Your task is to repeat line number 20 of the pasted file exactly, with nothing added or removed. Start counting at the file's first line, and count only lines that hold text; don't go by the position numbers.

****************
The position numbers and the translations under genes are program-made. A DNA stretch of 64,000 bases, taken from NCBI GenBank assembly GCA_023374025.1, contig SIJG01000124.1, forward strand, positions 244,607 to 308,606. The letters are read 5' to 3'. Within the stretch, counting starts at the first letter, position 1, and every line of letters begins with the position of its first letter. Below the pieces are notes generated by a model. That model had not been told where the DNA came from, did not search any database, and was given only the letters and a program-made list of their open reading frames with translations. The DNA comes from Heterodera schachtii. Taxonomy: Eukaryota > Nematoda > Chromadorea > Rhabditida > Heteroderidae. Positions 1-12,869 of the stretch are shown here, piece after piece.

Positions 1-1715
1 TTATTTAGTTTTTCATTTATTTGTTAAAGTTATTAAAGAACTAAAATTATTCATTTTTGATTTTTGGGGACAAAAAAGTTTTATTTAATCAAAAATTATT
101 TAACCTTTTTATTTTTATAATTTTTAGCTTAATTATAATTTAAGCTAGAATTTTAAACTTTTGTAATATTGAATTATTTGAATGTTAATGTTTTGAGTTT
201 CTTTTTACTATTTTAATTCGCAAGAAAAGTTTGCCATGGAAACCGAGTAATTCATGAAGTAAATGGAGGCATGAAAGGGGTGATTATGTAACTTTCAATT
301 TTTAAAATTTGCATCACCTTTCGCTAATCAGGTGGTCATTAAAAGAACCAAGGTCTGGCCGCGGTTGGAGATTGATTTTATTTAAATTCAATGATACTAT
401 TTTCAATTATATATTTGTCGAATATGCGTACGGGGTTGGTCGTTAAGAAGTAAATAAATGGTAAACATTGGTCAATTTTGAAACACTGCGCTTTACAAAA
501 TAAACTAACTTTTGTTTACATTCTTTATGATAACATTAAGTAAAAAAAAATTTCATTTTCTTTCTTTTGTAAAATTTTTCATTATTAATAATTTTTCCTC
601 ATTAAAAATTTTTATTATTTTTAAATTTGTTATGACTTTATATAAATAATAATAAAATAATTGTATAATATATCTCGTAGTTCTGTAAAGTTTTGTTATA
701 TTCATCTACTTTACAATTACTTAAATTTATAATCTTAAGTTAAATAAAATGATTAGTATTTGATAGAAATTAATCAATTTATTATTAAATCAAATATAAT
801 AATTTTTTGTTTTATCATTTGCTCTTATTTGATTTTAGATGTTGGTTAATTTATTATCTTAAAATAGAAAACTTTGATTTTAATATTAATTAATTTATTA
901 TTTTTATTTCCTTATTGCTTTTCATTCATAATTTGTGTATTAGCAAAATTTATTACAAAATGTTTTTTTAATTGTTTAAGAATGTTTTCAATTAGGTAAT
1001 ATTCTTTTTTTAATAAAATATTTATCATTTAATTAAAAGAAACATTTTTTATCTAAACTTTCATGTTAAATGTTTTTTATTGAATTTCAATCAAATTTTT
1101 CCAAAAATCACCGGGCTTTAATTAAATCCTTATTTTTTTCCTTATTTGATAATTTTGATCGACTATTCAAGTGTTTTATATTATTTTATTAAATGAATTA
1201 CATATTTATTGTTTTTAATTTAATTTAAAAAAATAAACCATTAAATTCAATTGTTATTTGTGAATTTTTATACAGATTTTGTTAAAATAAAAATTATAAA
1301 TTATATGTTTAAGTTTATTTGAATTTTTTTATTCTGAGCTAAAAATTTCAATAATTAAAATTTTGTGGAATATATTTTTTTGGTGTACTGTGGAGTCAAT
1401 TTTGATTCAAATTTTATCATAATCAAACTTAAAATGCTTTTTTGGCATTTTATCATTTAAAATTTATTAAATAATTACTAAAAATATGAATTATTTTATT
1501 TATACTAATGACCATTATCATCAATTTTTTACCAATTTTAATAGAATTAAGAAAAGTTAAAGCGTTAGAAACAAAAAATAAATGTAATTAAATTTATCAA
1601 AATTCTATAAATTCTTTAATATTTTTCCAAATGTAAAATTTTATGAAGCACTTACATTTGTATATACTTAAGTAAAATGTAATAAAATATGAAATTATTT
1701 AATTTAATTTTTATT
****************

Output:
1701 AATTTAATTTTTATT